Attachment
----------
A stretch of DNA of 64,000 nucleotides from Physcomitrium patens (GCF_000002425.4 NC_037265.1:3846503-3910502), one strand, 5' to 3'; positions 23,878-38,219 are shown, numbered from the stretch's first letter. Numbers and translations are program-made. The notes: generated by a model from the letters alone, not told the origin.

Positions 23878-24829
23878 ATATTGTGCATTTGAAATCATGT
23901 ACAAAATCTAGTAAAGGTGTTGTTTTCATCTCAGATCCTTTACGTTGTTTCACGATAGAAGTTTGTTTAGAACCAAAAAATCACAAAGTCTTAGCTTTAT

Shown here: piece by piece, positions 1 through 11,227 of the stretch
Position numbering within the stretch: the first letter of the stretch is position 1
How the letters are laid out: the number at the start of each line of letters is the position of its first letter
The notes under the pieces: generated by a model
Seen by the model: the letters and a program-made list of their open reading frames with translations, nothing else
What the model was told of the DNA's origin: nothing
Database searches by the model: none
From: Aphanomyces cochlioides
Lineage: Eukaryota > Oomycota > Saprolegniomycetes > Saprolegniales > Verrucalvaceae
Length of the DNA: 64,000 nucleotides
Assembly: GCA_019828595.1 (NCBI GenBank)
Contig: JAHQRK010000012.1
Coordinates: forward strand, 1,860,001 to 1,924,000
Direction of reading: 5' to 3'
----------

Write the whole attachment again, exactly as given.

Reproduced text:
A stretch of DNA of 64,000 nucleotides from Physcomitrium patens (GCF_000002425.4 NC_037265.1:3846503-3910502), one strand, 5' to 3'; positions 23,878-38,219 are shown, numbered from the stretch's first letter. Numbers and translations are program-made. The notes: generated by a model from the letters alone, not told the origin.

Positions 23878-24829
23878 ATATTGTGCATTTGAAATCATGT
23901 ACAAAATCTAGTAAAGGTGTTGTTTTCATCTCAGATCCTTTACGTTGTTTCACGATAGAAGTTTGTTTAGAACCAAAAAATCACAAAGTCTTAGCTTTAT

Shown here: piece by piece, positions 1 through 11,227 of the stretch
Position numbering within the stretch: the first letter of the stretch is position 1
How the letters are laid out: the number at the start of each line of letters is the position of its first letter
The notes under the pieces: generated by a model
Seen by the model: the letters and a program-made list of their open reading frames with translations, nothing else
What the model was told of the DNA's origin: nothing
Database searches by the model: none
From: Aphanomyces cochlioides
Lineage: Eukaryota > Oomycota > Saprolegniomycetes > Saprolegniales > Verrucalvaceae
Length of the DNA: 64,000 nucleotides
Assembly: GCA_019828595.1 (NCBI GenBank)
Contig: JAHQRK010000012.1
Coordinates: forward strand, 1,860,001 to 1,924,000
Direction of reading: 5' to 3'